Magdalen Catudal was listed as what appears to be wife’s daughter or perhaps it is wife/daughter, white female aged 22. Her place of birth was Pennsylvania. Her occupation was listed as music teacher with own students. There is a beautiful piano window in our den which I can imagine an upright piano sitting under. Dan (or Don) F. Catudal was listed as son-in-law, white male aged 23 with a birth place of Nebraska. His father was from Canada (English) and it looks like his mother may have been from California or perhaps Canada? It’s very hard to make out since all the records are hand written. Dan was a shipping clerk in the automobile industry.

By the 1930 census Magdalen and Dan had 2 five year old boys, Ray L. and Roy F. This might explain all the marbles I find as I open up long ago sealed walls, remove layers of linoleum from the floors and once while digging in the yard. The house has only two bedrooms. I wonder how a family of 6 managed to live within its 1800 square feet? Maybe the downstairs den was converted into a bedroom? Or maybe the boys slept on the sleeping porch? The boys would have been born in 1925 and they could still be alive at almost 80 years old. Catudal is a fairly uncommon last name so maybe I.ll be able to get in touch with either Ray or Roy to find out what happened to the family who built our home?

Comments { 4 } September 22, 2003

Silent Paint Remover

Stripping paint with an infrared heat paint remover

Products, Removing Paint

In an online forum someone posted a link to an episode of “This Old House” which used a product called the Silent Paint Remover to strip off paint. They were using it outside of a house but I thought I would try it inside on my woodwork. Silent Paint Remover uses infrared heat to soften paint. It’s environmentally friendly. There are no chemicals involved, it works at a low enough operating temperature to prevent plumbic (lead) gases that may be present in the paint from being released and like the name says, it’s silent.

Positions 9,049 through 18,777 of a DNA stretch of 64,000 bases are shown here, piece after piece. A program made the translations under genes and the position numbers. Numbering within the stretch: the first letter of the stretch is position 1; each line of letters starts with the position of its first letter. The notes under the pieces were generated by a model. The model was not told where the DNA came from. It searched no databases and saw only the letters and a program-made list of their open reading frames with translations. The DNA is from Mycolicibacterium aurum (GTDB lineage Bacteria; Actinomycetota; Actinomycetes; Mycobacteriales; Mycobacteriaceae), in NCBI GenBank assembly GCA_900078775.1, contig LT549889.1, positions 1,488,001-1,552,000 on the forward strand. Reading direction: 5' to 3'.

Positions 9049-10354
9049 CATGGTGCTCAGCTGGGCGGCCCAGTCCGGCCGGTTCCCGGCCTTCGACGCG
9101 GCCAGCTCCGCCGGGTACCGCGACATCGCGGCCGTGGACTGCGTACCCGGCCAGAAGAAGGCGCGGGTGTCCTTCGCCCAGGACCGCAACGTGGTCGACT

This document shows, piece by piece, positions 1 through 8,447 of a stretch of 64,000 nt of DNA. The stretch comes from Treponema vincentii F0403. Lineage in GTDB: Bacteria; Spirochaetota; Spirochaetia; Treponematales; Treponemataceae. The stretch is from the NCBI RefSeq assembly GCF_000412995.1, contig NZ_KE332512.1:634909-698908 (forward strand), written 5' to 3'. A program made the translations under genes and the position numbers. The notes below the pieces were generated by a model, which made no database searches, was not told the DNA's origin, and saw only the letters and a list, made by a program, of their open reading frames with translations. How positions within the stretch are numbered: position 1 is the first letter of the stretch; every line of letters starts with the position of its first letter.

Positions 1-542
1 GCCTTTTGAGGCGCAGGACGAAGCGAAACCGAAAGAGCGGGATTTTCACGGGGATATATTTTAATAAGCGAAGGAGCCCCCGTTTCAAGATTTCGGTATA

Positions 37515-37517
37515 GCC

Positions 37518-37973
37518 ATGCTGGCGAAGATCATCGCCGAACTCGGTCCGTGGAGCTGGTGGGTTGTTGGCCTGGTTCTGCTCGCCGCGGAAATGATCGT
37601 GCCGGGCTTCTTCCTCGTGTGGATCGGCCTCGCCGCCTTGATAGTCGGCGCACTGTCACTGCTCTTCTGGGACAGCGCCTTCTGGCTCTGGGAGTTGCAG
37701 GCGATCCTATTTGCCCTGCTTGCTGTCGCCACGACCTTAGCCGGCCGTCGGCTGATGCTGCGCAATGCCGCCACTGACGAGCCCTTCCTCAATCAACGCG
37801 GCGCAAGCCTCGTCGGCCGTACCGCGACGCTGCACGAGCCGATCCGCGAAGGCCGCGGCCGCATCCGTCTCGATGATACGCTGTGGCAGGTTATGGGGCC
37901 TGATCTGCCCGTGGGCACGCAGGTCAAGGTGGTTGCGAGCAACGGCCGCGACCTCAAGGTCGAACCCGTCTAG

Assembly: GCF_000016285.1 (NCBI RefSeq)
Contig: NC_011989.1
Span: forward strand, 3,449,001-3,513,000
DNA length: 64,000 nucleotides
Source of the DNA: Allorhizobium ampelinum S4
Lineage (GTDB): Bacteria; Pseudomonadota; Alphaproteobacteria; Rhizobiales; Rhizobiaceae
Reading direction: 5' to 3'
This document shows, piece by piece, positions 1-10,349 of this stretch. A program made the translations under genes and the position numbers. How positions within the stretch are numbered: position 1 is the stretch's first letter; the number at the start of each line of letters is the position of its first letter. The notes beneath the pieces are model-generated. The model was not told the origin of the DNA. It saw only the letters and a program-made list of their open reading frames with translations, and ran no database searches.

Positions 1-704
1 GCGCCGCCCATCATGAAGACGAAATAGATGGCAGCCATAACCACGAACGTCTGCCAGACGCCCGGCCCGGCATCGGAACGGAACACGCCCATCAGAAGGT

The first thing I should say is this product isn’t cheap. It’s $375 to own it or $22 a day to rent it. It’s not widely available retail yet. I ordered it directly from the manufacturer and it was back ordered for 2 months.

It’s fairly easy to use. You plug it in, turn it on and hold it over the area you want to strip for 20-60 seconds. There are adjustable bars on the side to help stabilize the tool. It covers about a 12″ x 4″ surface area. The paint will start to bubble up or blister and smoke as the Silent Paint Remover starts to work. Then you need to take a scraper and scrape off the paint. It works! It cut through about 8-12 layers of paint right down to the wood. I think this process goes a lot smoother if two people are doing it, one to loosen the paint and another to scrape it off. I was also happy with how light in weight the Silent Paint Remover was.

I did find some drawbacks though.